Janine Agoglia is a pretty dynamic acupuncturist. While she practices in Massachusetts (US), Janine is global when it comes to spreading information about health. How? Through her blog, Acupuncture Wisdomand volunteer work for veteran and active military at VAC Metrowest.
Read on because….
Janine has something the say about money that might surprise you.
Was it tough starting out in practice for you?
I began in 2003 by joining a group practice, taking over for another acupuncturist who was moving on. I picked up about three or so of those clients. But I was really starting from scratch. I started out working about six hours a week (not all filled with patients, mind you). One thing that was working in my favor was that I’m also a yoga instructor. I had a decent following through yoga. Over the years, many of those people have become clients.
How did you learn to promote yourself?
When I first started, my marketing knowledge was marginal. I stumbled onto a ‘coach’ named Eric Schneider whose goal was to help acupuncturists become ‘acupreneurs’. He would send out a newsletter filled with practice building ideas that I would employ little by little. Things like asking current patients for referrals or using incentive coupons.
Educating patients has also been important in getting referrals. If they understand the medicine (on a basic level), they can understand when people they know might benefit from your services. I just throw things in conversationally during their treatment while I’m inserting needles. Such as: “I just read this really interesting article about…”. Or they might ask about something and I can describe what that is from a TCM perspective.
Also visualizing my ‘perfect patient’ and targeting my marketing materials toward that person was useful. Clarity in your vision for your practice is so important.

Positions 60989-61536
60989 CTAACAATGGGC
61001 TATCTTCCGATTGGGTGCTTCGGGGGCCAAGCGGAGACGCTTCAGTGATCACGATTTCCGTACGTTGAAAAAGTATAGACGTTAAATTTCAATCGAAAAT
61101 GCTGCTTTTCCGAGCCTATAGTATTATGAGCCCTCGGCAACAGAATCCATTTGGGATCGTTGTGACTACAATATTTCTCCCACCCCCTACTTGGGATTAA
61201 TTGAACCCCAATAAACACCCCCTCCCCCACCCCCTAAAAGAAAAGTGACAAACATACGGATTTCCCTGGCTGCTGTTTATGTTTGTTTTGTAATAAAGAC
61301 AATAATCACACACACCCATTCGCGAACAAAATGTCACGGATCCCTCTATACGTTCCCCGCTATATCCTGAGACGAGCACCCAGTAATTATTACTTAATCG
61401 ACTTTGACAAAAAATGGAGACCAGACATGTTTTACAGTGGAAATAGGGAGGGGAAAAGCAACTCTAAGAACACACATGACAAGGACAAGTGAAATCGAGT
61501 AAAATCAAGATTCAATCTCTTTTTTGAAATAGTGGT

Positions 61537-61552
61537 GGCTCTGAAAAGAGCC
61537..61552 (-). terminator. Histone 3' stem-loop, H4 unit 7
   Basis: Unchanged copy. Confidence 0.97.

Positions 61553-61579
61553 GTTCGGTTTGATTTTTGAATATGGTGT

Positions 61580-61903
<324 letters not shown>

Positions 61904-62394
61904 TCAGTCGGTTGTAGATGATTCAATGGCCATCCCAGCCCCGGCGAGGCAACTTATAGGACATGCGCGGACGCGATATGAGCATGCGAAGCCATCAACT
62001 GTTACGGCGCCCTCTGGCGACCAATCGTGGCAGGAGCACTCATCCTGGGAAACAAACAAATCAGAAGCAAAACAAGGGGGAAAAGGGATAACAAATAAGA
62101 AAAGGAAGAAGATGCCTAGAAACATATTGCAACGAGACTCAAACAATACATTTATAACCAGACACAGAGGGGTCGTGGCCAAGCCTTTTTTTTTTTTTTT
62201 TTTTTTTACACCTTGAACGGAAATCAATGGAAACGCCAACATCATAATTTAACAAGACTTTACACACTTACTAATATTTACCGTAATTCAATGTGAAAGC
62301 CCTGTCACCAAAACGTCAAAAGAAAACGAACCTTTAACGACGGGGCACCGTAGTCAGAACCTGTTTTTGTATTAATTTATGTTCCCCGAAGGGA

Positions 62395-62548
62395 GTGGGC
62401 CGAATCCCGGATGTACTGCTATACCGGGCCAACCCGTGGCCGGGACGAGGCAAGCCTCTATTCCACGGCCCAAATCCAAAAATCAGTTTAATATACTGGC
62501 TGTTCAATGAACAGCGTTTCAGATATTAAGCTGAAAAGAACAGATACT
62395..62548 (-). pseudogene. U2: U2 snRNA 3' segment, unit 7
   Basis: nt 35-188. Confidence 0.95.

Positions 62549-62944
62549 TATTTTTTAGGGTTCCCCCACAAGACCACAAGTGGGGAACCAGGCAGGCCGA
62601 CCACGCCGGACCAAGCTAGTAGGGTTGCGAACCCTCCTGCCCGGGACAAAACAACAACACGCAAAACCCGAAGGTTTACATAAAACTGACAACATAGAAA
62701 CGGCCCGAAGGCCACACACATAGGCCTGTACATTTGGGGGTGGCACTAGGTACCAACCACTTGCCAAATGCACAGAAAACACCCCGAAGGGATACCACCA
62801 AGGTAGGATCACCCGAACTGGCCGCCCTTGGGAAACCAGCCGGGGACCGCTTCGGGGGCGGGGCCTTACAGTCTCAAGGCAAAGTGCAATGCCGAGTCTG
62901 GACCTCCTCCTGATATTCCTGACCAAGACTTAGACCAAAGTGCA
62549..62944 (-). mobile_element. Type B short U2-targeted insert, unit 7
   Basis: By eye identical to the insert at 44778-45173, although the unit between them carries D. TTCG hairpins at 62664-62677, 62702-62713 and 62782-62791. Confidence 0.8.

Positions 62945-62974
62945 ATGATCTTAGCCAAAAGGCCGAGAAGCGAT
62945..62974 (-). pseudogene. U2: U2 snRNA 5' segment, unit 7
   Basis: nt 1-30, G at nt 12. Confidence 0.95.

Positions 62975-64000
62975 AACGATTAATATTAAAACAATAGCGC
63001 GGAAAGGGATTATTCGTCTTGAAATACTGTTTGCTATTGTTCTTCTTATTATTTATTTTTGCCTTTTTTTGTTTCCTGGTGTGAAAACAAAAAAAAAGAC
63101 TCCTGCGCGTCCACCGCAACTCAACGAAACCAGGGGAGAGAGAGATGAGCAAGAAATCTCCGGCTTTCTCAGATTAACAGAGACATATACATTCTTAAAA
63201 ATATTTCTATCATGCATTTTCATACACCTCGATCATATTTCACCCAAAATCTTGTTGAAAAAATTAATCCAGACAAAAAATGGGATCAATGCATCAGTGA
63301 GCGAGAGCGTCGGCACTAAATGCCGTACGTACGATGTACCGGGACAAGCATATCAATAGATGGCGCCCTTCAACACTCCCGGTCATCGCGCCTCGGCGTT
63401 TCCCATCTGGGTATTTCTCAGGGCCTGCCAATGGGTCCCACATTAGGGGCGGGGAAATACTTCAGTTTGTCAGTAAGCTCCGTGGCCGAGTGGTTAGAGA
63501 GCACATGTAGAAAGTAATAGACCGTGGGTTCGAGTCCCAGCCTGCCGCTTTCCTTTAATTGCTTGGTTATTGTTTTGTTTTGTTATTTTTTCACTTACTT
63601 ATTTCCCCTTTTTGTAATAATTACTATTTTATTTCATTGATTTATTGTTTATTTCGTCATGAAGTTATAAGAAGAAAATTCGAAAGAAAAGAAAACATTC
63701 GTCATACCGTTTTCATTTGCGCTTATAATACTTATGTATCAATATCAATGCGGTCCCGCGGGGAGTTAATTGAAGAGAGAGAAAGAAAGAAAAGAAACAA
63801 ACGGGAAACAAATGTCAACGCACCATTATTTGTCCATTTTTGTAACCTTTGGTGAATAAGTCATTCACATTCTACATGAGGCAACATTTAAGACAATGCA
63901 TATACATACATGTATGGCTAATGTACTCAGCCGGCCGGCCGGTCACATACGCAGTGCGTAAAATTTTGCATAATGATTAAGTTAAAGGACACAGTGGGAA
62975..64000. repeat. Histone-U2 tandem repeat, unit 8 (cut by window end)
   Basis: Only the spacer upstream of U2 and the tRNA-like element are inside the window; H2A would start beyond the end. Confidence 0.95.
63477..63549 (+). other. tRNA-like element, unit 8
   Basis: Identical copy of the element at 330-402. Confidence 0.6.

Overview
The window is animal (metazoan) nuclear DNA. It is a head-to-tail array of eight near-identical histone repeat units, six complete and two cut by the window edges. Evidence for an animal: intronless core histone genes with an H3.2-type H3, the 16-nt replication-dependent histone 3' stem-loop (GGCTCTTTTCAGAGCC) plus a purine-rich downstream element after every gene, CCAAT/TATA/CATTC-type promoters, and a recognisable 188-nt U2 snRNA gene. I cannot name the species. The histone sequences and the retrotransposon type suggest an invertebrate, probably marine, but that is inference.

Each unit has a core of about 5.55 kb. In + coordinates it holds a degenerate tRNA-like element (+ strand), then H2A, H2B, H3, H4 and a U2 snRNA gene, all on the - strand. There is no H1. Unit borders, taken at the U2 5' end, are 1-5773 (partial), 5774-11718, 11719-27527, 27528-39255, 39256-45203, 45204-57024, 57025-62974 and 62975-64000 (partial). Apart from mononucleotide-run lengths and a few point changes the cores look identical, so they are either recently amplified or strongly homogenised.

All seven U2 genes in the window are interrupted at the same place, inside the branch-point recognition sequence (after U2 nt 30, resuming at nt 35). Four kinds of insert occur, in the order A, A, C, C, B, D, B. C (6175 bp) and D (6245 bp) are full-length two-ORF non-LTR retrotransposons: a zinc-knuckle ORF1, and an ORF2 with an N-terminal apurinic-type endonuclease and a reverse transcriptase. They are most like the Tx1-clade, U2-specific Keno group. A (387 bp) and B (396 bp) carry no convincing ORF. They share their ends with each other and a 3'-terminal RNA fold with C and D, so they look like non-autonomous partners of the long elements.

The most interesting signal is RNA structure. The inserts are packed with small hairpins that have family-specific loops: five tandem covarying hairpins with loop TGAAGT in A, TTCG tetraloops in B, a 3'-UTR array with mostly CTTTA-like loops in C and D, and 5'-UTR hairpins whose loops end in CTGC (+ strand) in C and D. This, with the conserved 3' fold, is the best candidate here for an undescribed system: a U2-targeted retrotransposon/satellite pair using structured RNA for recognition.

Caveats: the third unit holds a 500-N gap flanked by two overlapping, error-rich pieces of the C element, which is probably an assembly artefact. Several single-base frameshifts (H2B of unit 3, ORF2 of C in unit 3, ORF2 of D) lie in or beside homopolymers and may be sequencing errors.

What is ‘success’ for you? Have you reached it?
I believe success is having a practice full of people that you want to see and earning a living at the same time. I don’t have any patients that I dread seeing, so I love coming to work. The more I love being there, the more people want to come to see me.
I feel like I’m successful and this took a good 3 or 4 years to get to. It might have been faster if I’d had more marketing knowledge sooner. I now work about 20 hours a week, seeing 20-35 people a week (varies through the year).
What are 3 big lessons you have learnt in developing your practice you would like to pass on?
- The most important thing is clarity
- When you focus on people, you succeed. When you focus on money, you fail. We got into this business to help people. When you start to worry about people coming though the door, they stop.
- Be genuine, be honest and listen
- Trust is what matters. If people trust that you genuinely want to help them, they will come back to see you. I try to be honest with people. If they have a chronic condition that will take months of treatment, I let them know that up front. When they talk, I listen intently with both ears. People appreciate that.
- Build professional relationships
- Get to know the people in your area. People in related fields, like chiropractic, massage, physical therapy. They will refer if they know what you do and how you can help their patients. Educate them. Give talks in their offices or meet them for tea or something.
What’s been your biggest blunder in practice?
My biggest blunder has been when I’m not genuine or focusing on the patient – but thinking about money. That never ends well. Sure we all worry about making a living. But if you are passionate about what you do and people know you and about you, the money will follow.
Janine L. Agoglia MAOM, L.Ac.
Integrative Therapeutics (MA, USA)